Smallpox, HIV, influenza: the names of these pathogens usually induce fear. Smallpox, although it has been eradicated for 30 years, killed millions in its time; HIV, a relative newcomer to the human race that appeared just a few years after smallpox was eradicated, infects 7,400 people each day. Influenza presents its own unique challenges with its tendency toward frequent genetic change, requiring new seasonal flu vaccines each year and sometimes surprising us with unexpected new strains.
Artist Luke Jerram examines these and other pathogens in Infectious Beauty, an exhibit of “glass microbiology” at the Heller Gallery in New York. In creating these pieces, according to his website, Jerram explores “the tension between the artworks’ beauty, what they represent and their impact on humanity. ”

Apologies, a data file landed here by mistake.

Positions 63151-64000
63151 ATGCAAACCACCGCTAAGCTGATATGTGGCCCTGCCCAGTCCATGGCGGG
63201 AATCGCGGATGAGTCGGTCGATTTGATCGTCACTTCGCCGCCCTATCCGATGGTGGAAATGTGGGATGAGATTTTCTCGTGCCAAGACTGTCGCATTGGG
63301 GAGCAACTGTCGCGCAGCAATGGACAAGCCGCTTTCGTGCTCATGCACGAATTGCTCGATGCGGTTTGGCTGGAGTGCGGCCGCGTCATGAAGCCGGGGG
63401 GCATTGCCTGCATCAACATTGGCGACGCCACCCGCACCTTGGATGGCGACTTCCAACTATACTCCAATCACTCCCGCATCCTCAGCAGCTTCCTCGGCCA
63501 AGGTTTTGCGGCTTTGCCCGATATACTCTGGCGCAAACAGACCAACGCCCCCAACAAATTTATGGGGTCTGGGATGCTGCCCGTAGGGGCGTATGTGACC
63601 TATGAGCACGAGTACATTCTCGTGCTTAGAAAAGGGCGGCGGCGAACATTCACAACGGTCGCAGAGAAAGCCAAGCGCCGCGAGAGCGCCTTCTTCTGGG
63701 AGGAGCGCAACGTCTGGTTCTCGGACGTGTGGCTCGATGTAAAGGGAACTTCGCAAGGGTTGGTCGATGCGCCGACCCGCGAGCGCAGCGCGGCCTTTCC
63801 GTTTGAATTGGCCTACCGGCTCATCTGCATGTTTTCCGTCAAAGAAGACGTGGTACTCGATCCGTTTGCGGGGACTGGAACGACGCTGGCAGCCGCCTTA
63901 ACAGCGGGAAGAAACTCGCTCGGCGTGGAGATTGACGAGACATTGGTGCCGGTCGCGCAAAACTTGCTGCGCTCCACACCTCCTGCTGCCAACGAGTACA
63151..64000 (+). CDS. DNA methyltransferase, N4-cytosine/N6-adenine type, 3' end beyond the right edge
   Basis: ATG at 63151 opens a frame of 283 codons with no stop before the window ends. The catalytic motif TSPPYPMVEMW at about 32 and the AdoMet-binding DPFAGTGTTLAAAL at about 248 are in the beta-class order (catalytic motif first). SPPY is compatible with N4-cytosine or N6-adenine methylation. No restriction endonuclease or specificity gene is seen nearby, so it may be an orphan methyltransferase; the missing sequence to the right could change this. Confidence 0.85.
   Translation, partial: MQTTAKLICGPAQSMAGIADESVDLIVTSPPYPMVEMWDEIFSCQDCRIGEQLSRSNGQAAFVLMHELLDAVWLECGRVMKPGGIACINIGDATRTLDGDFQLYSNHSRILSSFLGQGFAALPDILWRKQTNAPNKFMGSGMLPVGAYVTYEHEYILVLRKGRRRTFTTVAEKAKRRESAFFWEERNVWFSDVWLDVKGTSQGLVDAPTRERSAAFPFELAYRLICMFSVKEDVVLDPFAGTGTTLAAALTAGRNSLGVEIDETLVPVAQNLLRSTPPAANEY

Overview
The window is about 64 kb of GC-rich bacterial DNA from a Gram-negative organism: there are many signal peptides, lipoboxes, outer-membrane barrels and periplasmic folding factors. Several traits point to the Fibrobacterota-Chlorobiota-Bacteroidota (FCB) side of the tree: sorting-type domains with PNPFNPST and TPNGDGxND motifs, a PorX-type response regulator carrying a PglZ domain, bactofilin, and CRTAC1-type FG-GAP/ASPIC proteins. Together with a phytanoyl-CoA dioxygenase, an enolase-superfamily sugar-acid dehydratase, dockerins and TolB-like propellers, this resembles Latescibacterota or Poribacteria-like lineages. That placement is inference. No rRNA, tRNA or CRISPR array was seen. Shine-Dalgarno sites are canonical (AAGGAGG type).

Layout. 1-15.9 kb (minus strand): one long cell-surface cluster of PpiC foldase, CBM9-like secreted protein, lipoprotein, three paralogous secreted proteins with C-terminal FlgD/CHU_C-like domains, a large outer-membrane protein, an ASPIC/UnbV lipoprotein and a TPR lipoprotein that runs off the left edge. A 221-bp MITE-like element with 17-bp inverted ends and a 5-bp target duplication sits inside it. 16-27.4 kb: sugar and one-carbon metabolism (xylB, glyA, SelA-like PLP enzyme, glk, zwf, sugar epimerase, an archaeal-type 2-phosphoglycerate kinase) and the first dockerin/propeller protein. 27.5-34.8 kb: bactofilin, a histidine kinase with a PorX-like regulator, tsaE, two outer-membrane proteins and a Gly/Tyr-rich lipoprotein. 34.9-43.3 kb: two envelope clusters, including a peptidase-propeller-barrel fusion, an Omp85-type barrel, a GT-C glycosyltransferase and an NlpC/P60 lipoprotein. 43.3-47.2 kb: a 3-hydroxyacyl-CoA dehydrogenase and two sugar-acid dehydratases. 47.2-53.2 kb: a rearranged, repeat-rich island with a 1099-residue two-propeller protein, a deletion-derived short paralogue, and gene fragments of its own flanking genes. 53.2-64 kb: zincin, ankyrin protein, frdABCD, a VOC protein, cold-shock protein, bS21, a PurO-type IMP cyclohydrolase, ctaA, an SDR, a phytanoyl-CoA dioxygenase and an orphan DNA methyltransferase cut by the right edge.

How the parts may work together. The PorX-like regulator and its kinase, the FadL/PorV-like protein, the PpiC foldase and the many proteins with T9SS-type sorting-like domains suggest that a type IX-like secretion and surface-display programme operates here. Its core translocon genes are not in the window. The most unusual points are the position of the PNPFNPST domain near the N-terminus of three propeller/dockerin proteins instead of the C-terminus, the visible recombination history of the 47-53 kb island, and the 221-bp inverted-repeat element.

Jerram consulted with virologists before designing the sculptures, which were then created by professional glassblowers. His motivation stemmed partly from dissatisfaction with the way viruses and bacteria are typically portrayed: in color, even though the electron microscope photos usually used to capture them are black and white. Jerram, who is partially colorblind, considered how artificial coloring of these pathogens affected viewers’ understanding of them.
The resulting sculptures are transparent, approximately one million times larger than the pathogens they portray, but are not to scale (a limitation of the medium). Jerram’s show at Heller Gallery runs through July 31.
Luke Jerram: Infectious Beauty.
June 4 – July 31, 2010 at Heller Gallery, 420 W. 14th St, New York, NY.
Link to exhibition site: http://www.hellergallery.com/exhibits/060410-jerram/